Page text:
Firearm injury is a major public health crisis in the United States. In 2017, more than 39,000 deaths were caused by firearms, but the incidence of cases in which people survive after a trip to the emergency department, known as cases of nonfatal injuries, has not been well established. Therefore, it has proven elusive to answer this simple question: "What is the total number of cases of firearm injury per year in the U.S.?"
A new study by a team of researchers in the Perelman School of Medicine at the University of Pennsylvania and Columbia University's Mailman School of Public Health expands research on trends of fatal and nonfatal firearm injuries in the U.S.. Their findings, published today in JAMA Internal Medicine, show that between 2009-2017, there has been an average of 120,232 firearm injuries each year, or 329 per day, and that cases of nonfatal injury are twice as prevalent as deaths from firearms. The study signifies the importance of evaluating the impact of firearm prevention policies and strategies not just on injuries that ultimately result in death, but also the more common cases in which people survive after emergency care.
The researchers, led by Elinore J. Kaufman, MD, MSHP, an assistant professor of Surgery in Traumatology, Surgical Critical Care, and Emergency Surgery, used data pulled from death certificates by the Centers for Disease Control and Prevention (CDC) that ranged from 2009 until 2017 and combined it with data on emergency room visits for nonfatal firearm injuries from the Nationwide Emergency Department Sample.
The team of researchers categorized firearm injuries and deaths in the following ways: unintentional, self-harm, assault, legal intervention, or of undetermined intent. During the period examined, there were an average of 34,538 deaths per year, of which 77 percent occur outside hospital. In total, there were an average of 85,694 emergency department visits per year for nonfatal injuries. The likelihood of survival varied dramatically when it came to intent. Roughly 90 percent of self-harm injuries resulted in death versus approximately 25 percent for those injured in either assaults or legal intervention, such as police-involved shootings, and 1 percent of those injured unintentionally, such as through an accidental discharge of a firearm.
Self-harm caused the most deaths per year (21,128) with the vast majority occurring outside the hospital. However, after taking nonfatal injuries into account, assaults were the most common cause of firearm injury (39 percent of all injuries) followed closely by unintentional injuries (37 percent of all injuries).
"Research has shown that suicide is the most common form of firearm deaths, and suicide prevention is of preeminent importance. But looking at these numbers of nonfatal injuries can raise concern in other areas needing their own forms of prevention," said Kaufman. "After two decades of progress, rates of firearm injuries are now increasing, and effective prevention strategies are urgently needed."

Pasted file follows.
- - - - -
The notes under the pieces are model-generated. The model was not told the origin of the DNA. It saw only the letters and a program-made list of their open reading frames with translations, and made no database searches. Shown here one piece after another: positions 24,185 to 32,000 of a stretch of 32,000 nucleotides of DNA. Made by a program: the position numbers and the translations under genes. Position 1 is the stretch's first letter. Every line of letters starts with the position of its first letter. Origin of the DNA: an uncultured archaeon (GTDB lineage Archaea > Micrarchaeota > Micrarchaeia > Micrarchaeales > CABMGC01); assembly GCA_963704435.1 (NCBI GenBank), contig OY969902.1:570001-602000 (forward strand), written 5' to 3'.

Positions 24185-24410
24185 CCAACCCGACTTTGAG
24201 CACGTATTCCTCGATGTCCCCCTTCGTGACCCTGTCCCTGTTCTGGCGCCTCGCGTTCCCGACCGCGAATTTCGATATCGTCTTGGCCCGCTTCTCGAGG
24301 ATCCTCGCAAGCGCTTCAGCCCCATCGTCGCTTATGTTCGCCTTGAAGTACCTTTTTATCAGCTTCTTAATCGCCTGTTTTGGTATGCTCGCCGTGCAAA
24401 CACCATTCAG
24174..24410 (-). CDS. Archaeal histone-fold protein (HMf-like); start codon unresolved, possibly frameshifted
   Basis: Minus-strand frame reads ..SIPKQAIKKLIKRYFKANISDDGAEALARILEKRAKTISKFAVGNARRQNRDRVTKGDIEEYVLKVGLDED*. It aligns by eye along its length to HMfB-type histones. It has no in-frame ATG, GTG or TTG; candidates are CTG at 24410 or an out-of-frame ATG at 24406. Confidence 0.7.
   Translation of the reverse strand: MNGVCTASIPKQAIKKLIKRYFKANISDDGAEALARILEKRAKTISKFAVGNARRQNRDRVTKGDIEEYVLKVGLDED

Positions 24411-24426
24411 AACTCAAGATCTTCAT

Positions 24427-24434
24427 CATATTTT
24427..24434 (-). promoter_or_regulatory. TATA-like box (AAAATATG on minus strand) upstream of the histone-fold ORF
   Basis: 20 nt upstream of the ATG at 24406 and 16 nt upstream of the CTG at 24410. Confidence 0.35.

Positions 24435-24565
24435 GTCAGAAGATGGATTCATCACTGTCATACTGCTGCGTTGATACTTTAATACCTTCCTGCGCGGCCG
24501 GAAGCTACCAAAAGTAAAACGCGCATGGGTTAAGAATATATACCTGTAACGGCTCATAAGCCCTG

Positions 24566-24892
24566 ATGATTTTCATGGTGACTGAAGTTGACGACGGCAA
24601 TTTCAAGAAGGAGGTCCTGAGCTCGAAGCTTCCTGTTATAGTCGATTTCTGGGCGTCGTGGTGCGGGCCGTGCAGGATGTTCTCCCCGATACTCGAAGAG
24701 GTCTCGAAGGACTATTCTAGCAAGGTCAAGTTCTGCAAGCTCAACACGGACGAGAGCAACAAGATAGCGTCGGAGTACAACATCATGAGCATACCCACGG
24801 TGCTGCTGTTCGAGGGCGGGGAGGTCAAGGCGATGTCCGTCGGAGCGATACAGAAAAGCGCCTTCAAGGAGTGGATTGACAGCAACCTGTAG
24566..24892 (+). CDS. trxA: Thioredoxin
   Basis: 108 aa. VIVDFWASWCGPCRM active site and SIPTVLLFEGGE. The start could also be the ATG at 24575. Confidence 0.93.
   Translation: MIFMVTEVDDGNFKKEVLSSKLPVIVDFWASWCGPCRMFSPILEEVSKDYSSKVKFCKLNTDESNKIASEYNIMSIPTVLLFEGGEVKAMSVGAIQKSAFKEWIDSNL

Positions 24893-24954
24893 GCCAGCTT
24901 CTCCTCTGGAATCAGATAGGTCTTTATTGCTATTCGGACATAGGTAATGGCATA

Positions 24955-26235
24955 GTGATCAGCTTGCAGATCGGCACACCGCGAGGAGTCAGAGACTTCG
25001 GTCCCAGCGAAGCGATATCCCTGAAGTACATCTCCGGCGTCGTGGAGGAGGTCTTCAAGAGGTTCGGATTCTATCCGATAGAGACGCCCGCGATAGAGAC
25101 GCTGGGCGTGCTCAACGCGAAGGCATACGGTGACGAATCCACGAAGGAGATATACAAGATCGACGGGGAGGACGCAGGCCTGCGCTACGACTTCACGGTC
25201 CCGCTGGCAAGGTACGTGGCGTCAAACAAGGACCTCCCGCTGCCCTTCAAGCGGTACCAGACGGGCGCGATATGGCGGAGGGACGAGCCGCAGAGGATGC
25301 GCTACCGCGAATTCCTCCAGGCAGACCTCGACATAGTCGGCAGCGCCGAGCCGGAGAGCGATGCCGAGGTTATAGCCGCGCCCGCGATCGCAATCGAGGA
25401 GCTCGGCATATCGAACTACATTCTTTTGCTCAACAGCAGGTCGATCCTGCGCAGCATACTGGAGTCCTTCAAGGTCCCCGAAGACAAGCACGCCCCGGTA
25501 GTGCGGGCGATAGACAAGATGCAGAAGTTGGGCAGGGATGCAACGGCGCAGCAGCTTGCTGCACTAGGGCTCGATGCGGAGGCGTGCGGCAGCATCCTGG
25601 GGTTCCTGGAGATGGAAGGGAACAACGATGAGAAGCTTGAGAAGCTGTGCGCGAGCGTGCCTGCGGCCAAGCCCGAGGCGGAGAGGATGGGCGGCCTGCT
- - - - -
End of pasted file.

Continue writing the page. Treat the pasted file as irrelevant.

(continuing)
Kit Delgado, MD, an assistant professor of Emergency Medicine and Epidemiology, said the study fills some "major" gaps in what is known about firearm injury in the United States and could provide an approach for putting together a more complete picture.
"By combining fatal and nonfatal injury data, we can identify major differences in injury rates by mechanism and age group and geography," Delgado said. "For example, assaults among 15 to 34-year-olds account for the highest injury rates in urban areas, whereas unintentional injuries in this age group account for the highest rate of injury in rural areas. Just like there isn't only one cure for cancer, better characterization of the nuanced causes and mechanisms of firearm injury has the potential to lead to more effective implementation of public health prevention strategies."
Having this full picture is necessary to develop effective strategies for gun violence prevention and treatment. For example, while unintentional firearm injury rarely causes death, it accounts for half of all nonfatal injuries, and was the most common among children.
Prevention strategies such as child access prevention laws and gun lock distribution have the potential to prevent many of these injuries, but their true impact will remain unknown if only deaths are counted. To that end, Rinad S. Beidas, PhD, an associate professor of Psychiatry at Penn was recently granted $3.6 million from the National Institute of Mental Health to research the implementation of nudge-based programs for safer storage of firearms among parents.
In addition, the Penn Injury Science Center received funding from the National Collaborative for Gun Violence Research, examining U.S. counties in which firearm injury death rates have gone down the most over the last two decades, comparing their preventive strategies to counties in which firearm injury death rates have gone up the most. But more efforts are needed.
"A firearm injury can have a major impact on a survivor's long-term health and well-being, as well as on their family and community." Kaufman said. "We need to look beyond deaths when we evaluate injury prevention initiatives."
The team aims to expand their prior work on firearm policy to also measure the impact of policy on nonfatal injuries.
Collaborators of the study include Penn's Douglas J. Wiebe, Ruiying Aria Xiong, Mark J. Seamon , and Columbia University's Christopher N. Morrison, PhD.